Consonant

Consonant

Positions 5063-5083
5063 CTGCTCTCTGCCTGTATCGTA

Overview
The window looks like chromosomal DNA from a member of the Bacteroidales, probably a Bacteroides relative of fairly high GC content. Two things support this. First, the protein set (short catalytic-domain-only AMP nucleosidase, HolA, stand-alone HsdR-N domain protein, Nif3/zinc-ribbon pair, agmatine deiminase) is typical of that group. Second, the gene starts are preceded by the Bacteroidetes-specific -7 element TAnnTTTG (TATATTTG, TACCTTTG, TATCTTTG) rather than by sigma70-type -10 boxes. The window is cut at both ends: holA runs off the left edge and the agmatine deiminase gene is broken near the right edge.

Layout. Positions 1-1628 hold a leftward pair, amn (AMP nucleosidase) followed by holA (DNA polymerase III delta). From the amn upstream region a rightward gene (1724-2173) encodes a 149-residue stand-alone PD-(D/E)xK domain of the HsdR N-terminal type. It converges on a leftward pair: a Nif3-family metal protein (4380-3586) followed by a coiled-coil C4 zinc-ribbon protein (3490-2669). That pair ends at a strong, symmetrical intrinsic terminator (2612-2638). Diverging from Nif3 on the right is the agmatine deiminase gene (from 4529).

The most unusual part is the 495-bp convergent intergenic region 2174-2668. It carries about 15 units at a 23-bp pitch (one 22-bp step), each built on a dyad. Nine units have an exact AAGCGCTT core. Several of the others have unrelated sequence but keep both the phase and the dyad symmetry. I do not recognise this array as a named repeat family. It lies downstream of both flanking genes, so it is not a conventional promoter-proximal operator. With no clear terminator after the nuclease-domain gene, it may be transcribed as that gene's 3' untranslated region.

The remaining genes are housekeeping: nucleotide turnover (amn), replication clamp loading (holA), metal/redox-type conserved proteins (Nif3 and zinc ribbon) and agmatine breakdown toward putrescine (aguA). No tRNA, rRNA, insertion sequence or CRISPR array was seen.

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2002 turned out to be a pretty big year for Clint Conley; first he joined forces with his former bandmates from Mission of Burma for a short but rapturously received reunion tour, and then all the more remarkably Conley unveiled the debut album from his new band, Consonant, which marked his first efforts as a songwriter since MoB's demise in 1983. While Roger Miller was a more prolific composer, Conley wrote many of Mission of Burma's most memorable songs, including their biggest "hits" ("Peking Spring," "Academy Fight Song," and "That's When I Reach for My Revolver"), and Consonant's self-titled debut makes it clear he hasn't lost his knack after an 18-year layoff. Make no mistake, Consonant is not Mission of Burma; while Conley has assembled a fine band (including guitarist Chris Brokaw, formerly with Come and Codeine, and drummer Matt Kadane, who's worked with Silkworm and Bedhead), this music lacks the physical power of Burma's best work, and Conley's new music seems to be moving in a direction that's deliberately lighter, artier, and more dynamic than his work of the past (especially the lyrics, most created in collaboration with poet Holly Anderson, which often deal with the bitter side of love and relationships). So if you were hoping for Vs. all over again, Consonant isn't it; it is, however, a set of superbly crafted songs with great melodies, whose clever twists and turns never get in the way of their forward momentum, all performed with intelligence and no small enthusiasm by a crack band. And when the spirit moves Conley, he can still rock out, with "Who Touches You Now?" and "Buckets of Flowers, Porno Mags" as proof. Clint Conley is one of the great unsung architects of indie-rock, and Consonant show that he still has a lot to say, and it's well-worth hearing; this is a fine return to the spotlight for Conley, and one can only hope there's more where this came from.

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